Time for a bigger vision

This opinion piece written by Bill Ferris AC was published in the Daily Telegraph. It discusses how important investments into children's education are in making Australia globally relevant.
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This opinion piece written by Bill Ferris AC was published in the Daily Telegraph.

Australia's global relevance depends on us celebrating innovation and investing in our kids' education

Innovation drives productivity, which drives GDP growth which drives living standards. And fastgrowing companies that innovate and export are responsible for virtually all new net jobs in the economy.

Innovation should be celebrated and encouraged in Australia, not feared or tiptoed around like some elephant in the room.

Australians are smart enough to know that new technology is inevitable and most already understand that innovation can enhance our competitiveness and future living standards.

That's why we need to equip our kids with skills relevant to the jobs of 2030. Indeed, in our conversations around the board table we sometimes refer to education as setting the "speed limit" for our economy Yet, just at the time when Australia needs to accelerate its innovation performance and raise its economic speed limit, we are falling behind our global peers, particularly in student performance in science, mathematics and literacy.

The data shows that while Australia has pockets of excellence in our education system, overall results in science, maths and literacy have declined in the past decade, despite increases in funding. This must be reversed.

Therefore Innovation and Science Australia's recommendations focus on changes necessary in secondary school curricula, quality of teaching, and student performance.

We focus on increasing teacher quality and training, noting for example that 40 per cent of maths teachers are teaching without any formal maths knowledge or training.

Given that digital literacy will be just as important in future work as basic literacy and numeracy, we support increased emphasis on STEM (science, technology, engineering and mathematics) subjects with an expanding role for the STEM Partnerships Forum, bringing industry and education leaders together to lift student awareness of the relevance of STEM skills to a range of careers.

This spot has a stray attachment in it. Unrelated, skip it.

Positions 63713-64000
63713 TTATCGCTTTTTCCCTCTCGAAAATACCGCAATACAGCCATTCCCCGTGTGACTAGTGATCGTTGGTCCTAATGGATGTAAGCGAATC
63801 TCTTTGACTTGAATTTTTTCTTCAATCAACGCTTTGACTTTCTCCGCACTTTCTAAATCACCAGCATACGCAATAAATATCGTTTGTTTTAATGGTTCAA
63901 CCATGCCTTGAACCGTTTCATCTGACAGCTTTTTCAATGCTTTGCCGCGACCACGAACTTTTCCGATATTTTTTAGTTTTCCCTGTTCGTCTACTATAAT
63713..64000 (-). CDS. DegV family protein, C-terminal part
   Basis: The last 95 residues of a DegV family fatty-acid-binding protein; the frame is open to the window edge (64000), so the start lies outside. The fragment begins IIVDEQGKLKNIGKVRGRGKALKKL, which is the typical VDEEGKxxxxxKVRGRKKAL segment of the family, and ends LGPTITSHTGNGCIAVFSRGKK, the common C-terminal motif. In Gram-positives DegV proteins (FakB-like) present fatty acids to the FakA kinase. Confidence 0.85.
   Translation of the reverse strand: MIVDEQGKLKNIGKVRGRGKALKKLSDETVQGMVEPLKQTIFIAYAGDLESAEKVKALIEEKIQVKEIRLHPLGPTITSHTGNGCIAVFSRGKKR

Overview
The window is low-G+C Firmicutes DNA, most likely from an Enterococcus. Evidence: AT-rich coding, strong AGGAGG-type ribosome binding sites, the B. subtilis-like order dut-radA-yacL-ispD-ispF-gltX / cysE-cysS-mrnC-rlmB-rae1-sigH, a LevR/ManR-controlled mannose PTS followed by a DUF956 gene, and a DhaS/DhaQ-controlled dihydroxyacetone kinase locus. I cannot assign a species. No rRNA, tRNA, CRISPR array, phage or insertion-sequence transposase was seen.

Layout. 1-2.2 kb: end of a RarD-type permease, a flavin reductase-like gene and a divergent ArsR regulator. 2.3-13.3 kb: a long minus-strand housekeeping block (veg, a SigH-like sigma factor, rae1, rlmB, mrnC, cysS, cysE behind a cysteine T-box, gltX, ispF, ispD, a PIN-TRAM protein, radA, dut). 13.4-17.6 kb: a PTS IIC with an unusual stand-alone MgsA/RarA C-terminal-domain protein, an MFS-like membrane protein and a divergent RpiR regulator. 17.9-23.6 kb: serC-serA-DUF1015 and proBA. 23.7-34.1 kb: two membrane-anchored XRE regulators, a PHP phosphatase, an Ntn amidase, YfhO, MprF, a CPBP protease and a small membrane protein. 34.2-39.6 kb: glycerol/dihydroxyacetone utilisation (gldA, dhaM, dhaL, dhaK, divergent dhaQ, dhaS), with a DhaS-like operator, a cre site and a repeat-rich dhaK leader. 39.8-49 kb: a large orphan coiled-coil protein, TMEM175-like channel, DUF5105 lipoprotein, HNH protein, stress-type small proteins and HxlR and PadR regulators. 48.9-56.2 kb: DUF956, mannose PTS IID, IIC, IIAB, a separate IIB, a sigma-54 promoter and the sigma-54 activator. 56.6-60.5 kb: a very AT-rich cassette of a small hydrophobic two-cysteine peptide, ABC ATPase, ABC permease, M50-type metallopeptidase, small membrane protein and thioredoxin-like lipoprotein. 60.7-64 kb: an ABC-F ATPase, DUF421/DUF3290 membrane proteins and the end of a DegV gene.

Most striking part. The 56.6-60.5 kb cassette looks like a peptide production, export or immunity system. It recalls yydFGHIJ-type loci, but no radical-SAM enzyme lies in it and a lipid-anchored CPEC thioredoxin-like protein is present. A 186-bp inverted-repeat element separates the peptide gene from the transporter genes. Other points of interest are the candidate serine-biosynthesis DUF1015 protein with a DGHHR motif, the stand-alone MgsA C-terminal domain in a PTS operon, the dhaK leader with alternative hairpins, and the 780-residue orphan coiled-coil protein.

The changing nature of work in the future means that reskilling and lifelong training and learning will be essential to establish a competitive workforce and to maintain a fair and inclusive society out to 2030 and beyond. The plan therefore recognises and recommends the urgent need to restore and enhance the reputation and capability of the vocational education training (VET) sector.

I have made a career of investing in talented Australians, both in the notfor-profit world and in companies, who have gone on to achieve incredible things. I know ability is not the barrier to Australians succeeding globally. Where I see a big gap between Australia and the world's leading innovation nations is in the level of our aspiration, and our willingness to tackle big problems on a global scale.

To help build a culture that inspires Australians to take on some of the really big challenges, the plan recommends a program of National Missions - large scale initiatives that address audacious challenges.

Australia has a grand tradition of such visionary projects, for example the Snowy Mountains Scheme and SKA telescope.

Such a program would invigorate the public's excitement and imagination for science and innovation, and inspire our best thinkers and entrepreneurs to solve our greatest challenges.

A great example of what that kind of advanced thinking in healthcare looks like is happening at the Garvan Institute in Sydney. It is trialling a program for sequencing the genomes of individuals with rare conditions.

A couple of years ago, seven-year-old Alan, who has a rare blood disorder, was admitted to the trial. His condition had rapidly deteriorated and he was left critically ill in hospital.

Working through the weekend, researchers at the Institute used his sequenced genome to pinpoint the genetic variation responsible for his condition.

That allowed them to scan medical literature and find a new drug on trial in the US to treat patients with this same variation. Alan was out of danger in a week. Within six months, he was well enough to go to school and ride a bike like other kids.

Stories like this are a reminder that we have a good healthcare system - we are already in the top half dozen of OECD nations in terms of life expectancy.

But why not aim to be great, rather than just good? Why not have a crack at becoming No.1? To become the healthiest nation on the planet. I'd call that a challenge worth taking on.

I believe our recommended suite of reforms and actions will enable Australia to extend its world record run of 26 years unbroken GDP growth and become a top tier innovation nation by 2030.

Of course we cannot, and do not, leave this heavy lifting to government alone. Indeed the thrust of our recommendations is to stimulate significant increases in business investment.

About the author

Bill Ferris AC is a pioneer of Venture Capital and Private Equity Investing in Australia and chair of Innovation and Science Australia.